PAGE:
Sometimes I wish I were a minimalist. But the truth is I’m not! I was raised by parents who came through the depression and knew how to save and reuse. Yes, they also had clutter.
So do I.
By now, most of you are probably aware that because of mold in our house, we have torn out walls and done significant remodeling and changing. The color of the walls and even the décor have been transformed.
My husband, Todd, and I have prayed that at the end of this unexpected remodel and update that our home would have a calm. We specifically asked God if he would let people feel His peace when they come in. To me, that surely would include decluttering.
This has seemed like a perfect time to get rid of some of the piles in the forgotten corners…and yes, even in the wide-open spaces. I have parted with items that I have had for a long time and pled with my family to part with some of their stuff also!
Since I’m not really a minimalist, I have a lot still lying around. But I have hauled things to the curb, sold other things, and even given some away.
When family members have come to visit, I’ve mentioned things I’m getting rid of. When I offered a huge painting to my sister Glenda, she was surprised, “That’s a nice painting!”
“Yes,” I told her, “but I don’t have a place for it anymore. I did pay to have it matted and framed, and I still think it’s pretty. But it doesn’t fit.”
I have spent the last few months struggling to make decisions ranging from flooring to decoration, all while trying not to let it consume me. I have found myself feeling defeated in my personal devotions when my mind continued to wander to my to-do list and what changes needed to be made. My mind has felt SO FULL!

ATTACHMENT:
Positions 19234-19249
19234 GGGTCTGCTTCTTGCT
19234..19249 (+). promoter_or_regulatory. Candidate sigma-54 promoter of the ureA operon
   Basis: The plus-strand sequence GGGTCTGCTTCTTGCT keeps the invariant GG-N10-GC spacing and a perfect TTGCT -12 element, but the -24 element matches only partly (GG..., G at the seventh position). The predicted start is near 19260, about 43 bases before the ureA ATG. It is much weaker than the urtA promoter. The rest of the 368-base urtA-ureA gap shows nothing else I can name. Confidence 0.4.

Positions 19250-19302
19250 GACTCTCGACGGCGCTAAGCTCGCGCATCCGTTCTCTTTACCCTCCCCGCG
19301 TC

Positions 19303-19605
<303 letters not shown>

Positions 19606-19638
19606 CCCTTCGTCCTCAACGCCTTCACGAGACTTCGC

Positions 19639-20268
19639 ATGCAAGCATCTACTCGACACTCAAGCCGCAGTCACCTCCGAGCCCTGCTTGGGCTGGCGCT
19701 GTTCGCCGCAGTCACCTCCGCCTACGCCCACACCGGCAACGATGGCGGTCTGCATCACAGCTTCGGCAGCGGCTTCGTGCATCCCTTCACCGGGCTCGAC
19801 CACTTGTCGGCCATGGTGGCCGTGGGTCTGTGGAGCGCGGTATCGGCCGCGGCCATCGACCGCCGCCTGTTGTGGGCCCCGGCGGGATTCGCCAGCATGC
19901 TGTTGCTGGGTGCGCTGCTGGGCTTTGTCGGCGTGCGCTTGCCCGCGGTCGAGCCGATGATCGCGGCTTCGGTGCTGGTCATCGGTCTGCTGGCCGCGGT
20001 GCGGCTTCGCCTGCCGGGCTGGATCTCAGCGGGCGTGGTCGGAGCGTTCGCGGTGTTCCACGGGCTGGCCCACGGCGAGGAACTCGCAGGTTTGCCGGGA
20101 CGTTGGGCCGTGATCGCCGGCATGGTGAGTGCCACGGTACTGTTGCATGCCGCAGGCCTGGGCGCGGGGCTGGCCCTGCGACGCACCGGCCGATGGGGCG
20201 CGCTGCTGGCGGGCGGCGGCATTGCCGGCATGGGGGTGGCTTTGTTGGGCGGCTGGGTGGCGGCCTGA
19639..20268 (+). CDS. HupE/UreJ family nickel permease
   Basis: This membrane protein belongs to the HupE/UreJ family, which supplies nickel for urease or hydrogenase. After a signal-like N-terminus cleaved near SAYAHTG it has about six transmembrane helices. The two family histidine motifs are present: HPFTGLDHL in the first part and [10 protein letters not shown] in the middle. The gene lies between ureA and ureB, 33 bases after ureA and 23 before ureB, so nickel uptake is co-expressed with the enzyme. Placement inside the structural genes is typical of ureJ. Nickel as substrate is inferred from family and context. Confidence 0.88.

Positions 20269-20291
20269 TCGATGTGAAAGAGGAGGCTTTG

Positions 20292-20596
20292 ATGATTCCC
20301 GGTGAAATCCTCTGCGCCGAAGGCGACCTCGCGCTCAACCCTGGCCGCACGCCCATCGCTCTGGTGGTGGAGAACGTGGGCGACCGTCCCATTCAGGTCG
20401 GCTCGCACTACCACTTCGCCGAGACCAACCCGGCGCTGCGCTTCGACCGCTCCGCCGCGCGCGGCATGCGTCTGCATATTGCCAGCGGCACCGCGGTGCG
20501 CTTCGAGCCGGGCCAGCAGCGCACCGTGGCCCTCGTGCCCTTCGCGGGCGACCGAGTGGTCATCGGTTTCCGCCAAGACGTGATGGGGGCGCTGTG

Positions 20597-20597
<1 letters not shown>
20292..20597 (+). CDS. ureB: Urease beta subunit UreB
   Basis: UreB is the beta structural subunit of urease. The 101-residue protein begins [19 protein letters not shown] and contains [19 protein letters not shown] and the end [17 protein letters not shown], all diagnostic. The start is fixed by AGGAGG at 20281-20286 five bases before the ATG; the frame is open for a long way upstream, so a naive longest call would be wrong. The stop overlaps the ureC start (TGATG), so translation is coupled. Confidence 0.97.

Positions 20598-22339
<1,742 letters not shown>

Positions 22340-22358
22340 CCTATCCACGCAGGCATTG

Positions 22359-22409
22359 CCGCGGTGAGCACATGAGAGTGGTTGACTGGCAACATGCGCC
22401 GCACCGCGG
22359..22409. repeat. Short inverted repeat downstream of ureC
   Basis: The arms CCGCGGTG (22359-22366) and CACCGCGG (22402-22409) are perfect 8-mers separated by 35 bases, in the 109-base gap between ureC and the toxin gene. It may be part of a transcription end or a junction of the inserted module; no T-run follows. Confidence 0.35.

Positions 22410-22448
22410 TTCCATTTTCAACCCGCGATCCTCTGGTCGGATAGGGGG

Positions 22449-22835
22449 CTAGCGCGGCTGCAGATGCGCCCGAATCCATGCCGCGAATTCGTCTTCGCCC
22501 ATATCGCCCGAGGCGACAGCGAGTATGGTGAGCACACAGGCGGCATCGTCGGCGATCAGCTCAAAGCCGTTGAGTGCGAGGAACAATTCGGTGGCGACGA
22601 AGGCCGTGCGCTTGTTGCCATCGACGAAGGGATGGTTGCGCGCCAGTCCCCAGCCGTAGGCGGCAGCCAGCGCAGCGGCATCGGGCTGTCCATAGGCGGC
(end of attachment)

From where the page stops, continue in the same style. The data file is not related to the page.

My pastor’s sermon last Sunday really nailed me! He talked about reading the Bible and barely being aware of what you had read, or praying while your mind was constantly wandering. He compared the cares of this life interrupting your time with God, to keeping your mind on God and having HIM being the interruption in your work.
He spoke about making room in our lives for God to work. He said that there is a level that we live on as Christians, but then there is another level where we live to make room for revival in our hearts.
Years ago, he had a friend and his wife who loved antiques. Their home was like a museum filled with gorgeous, expensive antiques.
His friend would have some new arrivals in his antique shop when his friend’s wife would come in. She would see something new that she loved. She would simply say, “I want this.”
Then she would leave without another word. When she came back, she would be holding an antique in her hand. She had gotten it from her home. “Here,” she would offer the antique to her husband. Then she would take the new piece she just saw, as a trade.
Her home was so full that she did not have room for any more. She and her husband had an understanding that the only way she could get another piece was as a trade. She was willing to do that every time she found something that she loved and wanted more.
Doesn’t that describe many of our lives? We have crammed it full of thoughts, things to do, and matters that need our attention. How many times do we have trouble worshipping God because our minds are constantly wandering?
In the natural, we talk about the value of being minimalists, but have we collected enough brain clutter to make us hoarders?
I want to make room for God. I want people to feel peace in my heart home. I want Him to be able to find room to work and move. I don’t want to crowd spiritual things out.
To be honest, I’ve been decluttering, not just my house but my mind and heart. I aim to get some empty space. I’m getting ready for the Holy Spirit to work! I’m making room for God!